Benito Mussolini was the first European Fascist Dictator he was the man to whom all those who followed looked to for inspiration. He set the tone and style of fascism – the uniform, the salute, the staged rallies, and the relentless propaganda. He established the One Party State and the Corporate Society. He would demand living space for his people and he would pursue a policy of aggressive expansionism overseas. He would make Italy great again, and all this he would do behind the thin veneer of legality.
Adolf Hitler was a great admirer and would remain so all his life but unlike the bloodless and fanatical Fuhrer, Mussolini was a deeply emotional man and one plagued by self-doubt who was driven by ambition not ideology. A man mocked for his bombast and absurd posturing but praised at the time and since for his achievements.
He was to rule Italy for more than twenty years and provide for her a place on the world stage that had not been seen since the glory days of the Roman Empire. Yet for all this he was never more than a paper tiger.
Benito Amilcare Andrea Mussolini was born in the village of Predappio in the Romagna on 29 July, 1883. He was the son of a radical blacksmith and he was named Benito after the Mexican revolutionary, Benito Juarez.
Helping out in the forge Benito imbibed his father Alessandro’s socialist politics from an early age and appears to have inherited his disrespect for convention, authority, and his anti-clerical view.
At school he was a tearaway some might even say a bully who never shrank from intimidation to get his way being and was expelled on several occasions, even once being arrested for stabbing another pupil in a playground brawl. Such behaviour appears to have been encouraged by his father but came as a disappointment to his devoutly Catholic mother Rosa, who tried to instill some discipline into her son by making him attend Mass.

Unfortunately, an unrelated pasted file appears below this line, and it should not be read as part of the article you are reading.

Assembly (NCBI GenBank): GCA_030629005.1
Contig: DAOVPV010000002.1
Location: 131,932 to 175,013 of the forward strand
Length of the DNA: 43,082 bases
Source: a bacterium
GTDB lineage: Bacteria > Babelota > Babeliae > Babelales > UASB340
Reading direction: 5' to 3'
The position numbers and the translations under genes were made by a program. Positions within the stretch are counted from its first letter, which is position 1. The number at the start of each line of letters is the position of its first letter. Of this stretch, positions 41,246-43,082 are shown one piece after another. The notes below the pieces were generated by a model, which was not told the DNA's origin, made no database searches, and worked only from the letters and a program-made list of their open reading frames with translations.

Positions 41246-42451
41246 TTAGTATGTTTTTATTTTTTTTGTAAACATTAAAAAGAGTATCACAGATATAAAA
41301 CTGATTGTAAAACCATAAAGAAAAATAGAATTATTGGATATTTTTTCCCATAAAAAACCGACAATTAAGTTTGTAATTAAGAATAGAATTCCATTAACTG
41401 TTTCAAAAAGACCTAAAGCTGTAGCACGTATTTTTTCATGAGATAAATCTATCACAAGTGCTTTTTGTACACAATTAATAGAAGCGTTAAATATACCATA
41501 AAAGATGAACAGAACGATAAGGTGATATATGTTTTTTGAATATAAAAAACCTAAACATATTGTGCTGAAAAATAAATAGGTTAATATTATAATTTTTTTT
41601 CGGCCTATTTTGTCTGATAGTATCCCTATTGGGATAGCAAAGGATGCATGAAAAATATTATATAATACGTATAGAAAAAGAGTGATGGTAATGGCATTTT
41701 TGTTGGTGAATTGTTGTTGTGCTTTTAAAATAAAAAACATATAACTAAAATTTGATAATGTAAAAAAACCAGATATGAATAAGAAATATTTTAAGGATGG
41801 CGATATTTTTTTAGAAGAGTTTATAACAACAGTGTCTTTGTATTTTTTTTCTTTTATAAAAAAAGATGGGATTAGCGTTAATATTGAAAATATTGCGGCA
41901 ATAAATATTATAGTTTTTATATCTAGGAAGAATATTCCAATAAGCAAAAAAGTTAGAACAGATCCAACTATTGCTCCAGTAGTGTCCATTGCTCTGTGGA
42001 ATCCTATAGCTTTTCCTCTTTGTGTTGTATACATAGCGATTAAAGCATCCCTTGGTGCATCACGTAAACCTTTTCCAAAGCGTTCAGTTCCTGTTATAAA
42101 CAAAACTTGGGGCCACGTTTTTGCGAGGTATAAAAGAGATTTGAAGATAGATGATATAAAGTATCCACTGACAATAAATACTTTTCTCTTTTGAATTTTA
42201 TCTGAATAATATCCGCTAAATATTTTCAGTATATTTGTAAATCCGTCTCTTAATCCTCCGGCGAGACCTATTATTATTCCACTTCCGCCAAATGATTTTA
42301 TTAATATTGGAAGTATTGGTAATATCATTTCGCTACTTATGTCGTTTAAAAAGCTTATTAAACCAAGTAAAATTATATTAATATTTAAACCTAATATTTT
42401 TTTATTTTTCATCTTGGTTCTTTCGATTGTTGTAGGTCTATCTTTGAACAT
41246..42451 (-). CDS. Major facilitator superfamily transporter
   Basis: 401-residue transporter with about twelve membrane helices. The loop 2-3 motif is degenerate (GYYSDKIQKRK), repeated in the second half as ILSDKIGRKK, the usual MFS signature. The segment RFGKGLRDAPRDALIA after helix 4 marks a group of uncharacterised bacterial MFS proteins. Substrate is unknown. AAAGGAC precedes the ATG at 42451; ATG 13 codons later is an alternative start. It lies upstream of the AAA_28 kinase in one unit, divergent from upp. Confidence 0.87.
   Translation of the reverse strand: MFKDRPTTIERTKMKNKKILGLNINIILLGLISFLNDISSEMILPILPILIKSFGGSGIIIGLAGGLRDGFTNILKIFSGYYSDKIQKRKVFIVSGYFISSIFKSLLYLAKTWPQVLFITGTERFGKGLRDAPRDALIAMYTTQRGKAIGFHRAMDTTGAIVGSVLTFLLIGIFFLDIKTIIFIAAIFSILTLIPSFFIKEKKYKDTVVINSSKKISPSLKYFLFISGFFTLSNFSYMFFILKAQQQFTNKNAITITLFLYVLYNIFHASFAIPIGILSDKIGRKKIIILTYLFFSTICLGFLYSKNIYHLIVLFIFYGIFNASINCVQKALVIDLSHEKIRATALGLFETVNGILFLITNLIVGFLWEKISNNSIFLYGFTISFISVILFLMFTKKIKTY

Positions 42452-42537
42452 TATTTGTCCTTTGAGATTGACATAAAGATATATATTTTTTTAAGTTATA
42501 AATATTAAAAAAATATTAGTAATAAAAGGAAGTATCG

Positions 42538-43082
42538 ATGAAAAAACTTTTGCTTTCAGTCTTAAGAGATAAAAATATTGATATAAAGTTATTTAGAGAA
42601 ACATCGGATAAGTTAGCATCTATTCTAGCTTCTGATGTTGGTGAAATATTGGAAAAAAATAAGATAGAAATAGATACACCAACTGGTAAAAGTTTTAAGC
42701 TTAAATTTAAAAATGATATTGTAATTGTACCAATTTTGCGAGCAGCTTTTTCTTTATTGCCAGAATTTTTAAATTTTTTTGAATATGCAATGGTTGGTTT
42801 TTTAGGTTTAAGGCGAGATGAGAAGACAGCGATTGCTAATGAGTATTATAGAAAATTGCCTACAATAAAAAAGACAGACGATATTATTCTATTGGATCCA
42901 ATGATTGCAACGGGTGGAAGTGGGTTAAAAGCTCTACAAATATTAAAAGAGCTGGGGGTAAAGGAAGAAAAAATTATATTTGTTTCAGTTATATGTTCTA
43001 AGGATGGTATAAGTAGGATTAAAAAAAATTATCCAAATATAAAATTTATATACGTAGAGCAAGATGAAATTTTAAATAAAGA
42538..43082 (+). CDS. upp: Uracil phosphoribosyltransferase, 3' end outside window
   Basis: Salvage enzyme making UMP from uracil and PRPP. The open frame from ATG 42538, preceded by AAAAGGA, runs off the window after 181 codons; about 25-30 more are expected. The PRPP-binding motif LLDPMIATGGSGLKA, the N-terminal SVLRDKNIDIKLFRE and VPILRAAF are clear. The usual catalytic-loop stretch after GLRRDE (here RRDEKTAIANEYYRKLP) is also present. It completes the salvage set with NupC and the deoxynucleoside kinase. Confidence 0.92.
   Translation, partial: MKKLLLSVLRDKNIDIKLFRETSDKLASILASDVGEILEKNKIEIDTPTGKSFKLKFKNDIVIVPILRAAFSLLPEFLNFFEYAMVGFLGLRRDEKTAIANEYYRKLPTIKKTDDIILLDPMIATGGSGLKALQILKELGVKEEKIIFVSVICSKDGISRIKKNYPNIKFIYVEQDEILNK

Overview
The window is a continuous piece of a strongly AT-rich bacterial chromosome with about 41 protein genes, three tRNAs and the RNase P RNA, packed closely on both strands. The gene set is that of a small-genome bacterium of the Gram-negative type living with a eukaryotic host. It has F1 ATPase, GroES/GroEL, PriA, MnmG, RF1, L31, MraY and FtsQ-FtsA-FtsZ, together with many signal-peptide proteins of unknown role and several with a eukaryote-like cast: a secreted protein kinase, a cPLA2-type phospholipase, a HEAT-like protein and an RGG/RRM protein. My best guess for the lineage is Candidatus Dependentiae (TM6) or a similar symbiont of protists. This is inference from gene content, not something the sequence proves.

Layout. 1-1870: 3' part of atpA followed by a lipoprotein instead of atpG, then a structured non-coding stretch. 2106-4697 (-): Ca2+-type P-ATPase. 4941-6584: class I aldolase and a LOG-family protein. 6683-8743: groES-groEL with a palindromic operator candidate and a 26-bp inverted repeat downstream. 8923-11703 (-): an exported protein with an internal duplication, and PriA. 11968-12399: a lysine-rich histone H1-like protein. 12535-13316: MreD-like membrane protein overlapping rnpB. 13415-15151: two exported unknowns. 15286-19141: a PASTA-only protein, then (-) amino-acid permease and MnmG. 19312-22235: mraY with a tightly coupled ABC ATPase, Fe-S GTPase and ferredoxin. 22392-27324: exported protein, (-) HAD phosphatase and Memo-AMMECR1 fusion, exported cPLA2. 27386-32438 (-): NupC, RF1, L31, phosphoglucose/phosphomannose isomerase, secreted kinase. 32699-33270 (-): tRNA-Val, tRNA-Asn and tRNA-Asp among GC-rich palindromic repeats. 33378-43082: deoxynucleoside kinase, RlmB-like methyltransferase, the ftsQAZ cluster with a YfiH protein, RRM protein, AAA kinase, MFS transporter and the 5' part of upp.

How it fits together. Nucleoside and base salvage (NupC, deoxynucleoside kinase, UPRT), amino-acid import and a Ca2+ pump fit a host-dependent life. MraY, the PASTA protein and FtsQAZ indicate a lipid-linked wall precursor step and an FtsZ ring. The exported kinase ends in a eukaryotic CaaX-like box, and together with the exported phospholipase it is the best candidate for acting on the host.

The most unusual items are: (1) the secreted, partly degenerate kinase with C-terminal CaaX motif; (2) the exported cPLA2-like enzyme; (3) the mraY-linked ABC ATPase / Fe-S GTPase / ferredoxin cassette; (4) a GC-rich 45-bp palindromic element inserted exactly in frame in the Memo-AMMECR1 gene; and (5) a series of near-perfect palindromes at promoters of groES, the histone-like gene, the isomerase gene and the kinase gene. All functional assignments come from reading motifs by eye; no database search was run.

Despite being a troublesome youth unwilling to learn and disinclined to listen to his elders he did eventually pass his exams and qualify as a schoolteacher. It was not a profession that he ever had any intention of following, however.
In 1902, he left Italy for Switzerland where he lived rough and found work where he could often as a bricklayer. It was during these early years that he was first introduced into the life of the political activist soon acquiring a reputation as a Left-Wing rabble-rouser.
Wherever there was an industrial dispute it seemed there was the young Benito encouraging the workers to down tools and go on strike. He was eventually expelled from Switzerland as a political undesirable.
In 1911, he was arrested at a demonstration in Forli against Italian aggression in Libya for which he was to serve five months in prison. This brought him to the attention of leading members of the Italian Socialist Party who were impressed by his energy, his hard work and his undoubted commitment to the cause and he was rewarded in April 1912 with the Editorship of their newspaper, Avanti!
This was around the same time as he was having an affair with a young beautician named Ida Dalser, which was to lead to one of the more sordid events in his life.
Unable to find work because of his reputation as a political troublemaker, Ida had been supporting him financially and had already given birth to a son, also named Benito, and sometime in 1914 they married. Not long after however, they became estranged.